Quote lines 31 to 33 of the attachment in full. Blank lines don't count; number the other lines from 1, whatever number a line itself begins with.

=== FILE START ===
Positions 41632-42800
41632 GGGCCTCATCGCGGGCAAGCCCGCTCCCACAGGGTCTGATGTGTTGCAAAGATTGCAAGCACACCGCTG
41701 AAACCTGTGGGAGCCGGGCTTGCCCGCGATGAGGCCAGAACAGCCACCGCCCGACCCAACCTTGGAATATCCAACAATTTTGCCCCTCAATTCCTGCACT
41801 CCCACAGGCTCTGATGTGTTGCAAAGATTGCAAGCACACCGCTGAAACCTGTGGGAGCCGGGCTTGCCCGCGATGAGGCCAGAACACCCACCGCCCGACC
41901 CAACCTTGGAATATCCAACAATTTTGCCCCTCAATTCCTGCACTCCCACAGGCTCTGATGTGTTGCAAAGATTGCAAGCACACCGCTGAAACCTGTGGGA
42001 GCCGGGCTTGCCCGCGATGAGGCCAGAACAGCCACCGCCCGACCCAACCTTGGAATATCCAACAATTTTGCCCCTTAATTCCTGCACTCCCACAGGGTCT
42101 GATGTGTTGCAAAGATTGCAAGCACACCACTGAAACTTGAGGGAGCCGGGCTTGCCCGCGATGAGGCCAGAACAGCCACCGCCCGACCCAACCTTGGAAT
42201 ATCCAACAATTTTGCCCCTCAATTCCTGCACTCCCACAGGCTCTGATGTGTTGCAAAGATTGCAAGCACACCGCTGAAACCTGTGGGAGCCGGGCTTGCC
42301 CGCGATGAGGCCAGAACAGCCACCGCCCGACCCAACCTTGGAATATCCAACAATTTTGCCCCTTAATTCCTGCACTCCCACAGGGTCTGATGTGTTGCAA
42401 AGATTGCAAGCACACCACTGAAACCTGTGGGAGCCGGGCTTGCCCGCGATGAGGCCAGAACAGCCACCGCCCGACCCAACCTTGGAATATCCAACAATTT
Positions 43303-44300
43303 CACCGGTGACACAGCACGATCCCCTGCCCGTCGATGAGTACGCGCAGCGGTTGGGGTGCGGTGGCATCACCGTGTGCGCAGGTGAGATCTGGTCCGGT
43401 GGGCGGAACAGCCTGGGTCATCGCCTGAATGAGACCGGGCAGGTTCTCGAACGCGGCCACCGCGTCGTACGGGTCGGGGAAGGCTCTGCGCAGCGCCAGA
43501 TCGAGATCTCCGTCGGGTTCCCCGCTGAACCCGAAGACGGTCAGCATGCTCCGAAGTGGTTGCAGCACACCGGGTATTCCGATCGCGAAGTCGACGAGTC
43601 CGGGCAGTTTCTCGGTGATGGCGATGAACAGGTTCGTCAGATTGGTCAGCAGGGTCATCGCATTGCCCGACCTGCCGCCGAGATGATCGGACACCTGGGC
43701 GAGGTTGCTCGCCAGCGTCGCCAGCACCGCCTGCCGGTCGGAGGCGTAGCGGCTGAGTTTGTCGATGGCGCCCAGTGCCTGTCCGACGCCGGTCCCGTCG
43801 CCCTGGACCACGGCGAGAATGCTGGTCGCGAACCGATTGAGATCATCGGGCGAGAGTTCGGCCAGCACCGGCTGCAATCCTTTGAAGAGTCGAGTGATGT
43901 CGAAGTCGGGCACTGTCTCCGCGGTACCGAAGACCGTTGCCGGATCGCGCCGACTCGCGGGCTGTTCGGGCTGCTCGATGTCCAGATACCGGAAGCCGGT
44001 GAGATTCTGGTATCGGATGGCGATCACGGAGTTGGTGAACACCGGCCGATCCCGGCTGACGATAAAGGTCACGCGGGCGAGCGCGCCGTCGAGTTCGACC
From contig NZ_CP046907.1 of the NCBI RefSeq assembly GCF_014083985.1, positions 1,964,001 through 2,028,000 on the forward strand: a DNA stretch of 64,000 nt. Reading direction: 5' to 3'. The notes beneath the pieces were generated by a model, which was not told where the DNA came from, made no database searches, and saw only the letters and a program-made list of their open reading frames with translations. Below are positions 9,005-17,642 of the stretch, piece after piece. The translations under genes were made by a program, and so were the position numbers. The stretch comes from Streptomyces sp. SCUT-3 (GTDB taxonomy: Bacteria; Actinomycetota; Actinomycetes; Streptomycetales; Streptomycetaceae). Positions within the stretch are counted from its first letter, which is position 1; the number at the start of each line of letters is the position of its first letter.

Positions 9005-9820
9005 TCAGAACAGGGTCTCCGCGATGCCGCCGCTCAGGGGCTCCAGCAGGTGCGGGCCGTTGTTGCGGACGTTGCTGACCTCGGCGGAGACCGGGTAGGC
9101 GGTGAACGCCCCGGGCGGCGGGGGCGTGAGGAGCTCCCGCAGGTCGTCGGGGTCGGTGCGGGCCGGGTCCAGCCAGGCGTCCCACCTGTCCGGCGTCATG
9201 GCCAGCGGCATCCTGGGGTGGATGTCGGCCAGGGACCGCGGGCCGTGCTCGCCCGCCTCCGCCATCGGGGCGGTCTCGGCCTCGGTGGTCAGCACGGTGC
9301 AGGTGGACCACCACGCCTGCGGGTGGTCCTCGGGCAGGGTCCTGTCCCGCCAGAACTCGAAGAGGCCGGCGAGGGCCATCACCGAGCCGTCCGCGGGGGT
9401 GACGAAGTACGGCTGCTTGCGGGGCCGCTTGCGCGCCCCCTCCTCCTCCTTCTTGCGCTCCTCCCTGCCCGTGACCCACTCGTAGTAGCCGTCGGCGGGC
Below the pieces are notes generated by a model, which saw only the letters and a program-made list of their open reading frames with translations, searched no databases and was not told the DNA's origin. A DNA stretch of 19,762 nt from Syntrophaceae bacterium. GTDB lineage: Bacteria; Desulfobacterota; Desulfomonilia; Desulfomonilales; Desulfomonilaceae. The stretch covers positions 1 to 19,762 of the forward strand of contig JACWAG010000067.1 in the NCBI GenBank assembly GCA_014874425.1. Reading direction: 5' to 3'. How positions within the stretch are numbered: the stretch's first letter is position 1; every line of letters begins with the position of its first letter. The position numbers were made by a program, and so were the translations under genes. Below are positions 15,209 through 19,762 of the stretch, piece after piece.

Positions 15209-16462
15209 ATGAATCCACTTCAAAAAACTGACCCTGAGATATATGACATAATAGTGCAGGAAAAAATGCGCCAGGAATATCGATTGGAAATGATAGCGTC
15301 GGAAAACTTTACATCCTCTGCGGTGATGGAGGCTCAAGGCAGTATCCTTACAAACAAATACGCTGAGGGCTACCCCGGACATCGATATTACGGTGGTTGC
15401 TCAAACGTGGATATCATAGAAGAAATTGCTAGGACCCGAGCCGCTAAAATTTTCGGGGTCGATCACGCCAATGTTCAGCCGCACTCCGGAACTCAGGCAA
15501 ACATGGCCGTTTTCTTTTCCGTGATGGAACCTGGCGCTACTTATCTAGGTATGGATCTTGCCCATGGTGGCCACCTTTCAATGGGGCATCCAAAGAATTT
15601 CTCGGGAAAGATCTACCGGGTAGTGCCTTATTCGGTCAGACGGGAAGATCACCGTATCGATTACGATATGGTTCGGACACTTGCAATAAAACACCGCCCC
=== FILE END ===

15401 TCAAACGTGGATATCATAGAAGAAATTGCTAGGACCCGAGCCGCTAAAATTTTCGGGGTCGATCACGCCAATGTTCAGCCGCACTCCGGAACTCAGGCAA
15501 ACATGGCCGTTTTCTTTTCCGTGATGGAACCTGGCGCTACTTATCTAGGTATGGATCTTGCCCATGGTGGCCACCTTTCAATGGGGCATCCAAAGAATTT
15601 CTCGGGAAAGATCTACCGGGTAGTGCCTTATTCGGTCAGACGGGAAGATCACCGTATCGATTACGATATGGTTCGGACACTTGCAATAAAACACCGCCCC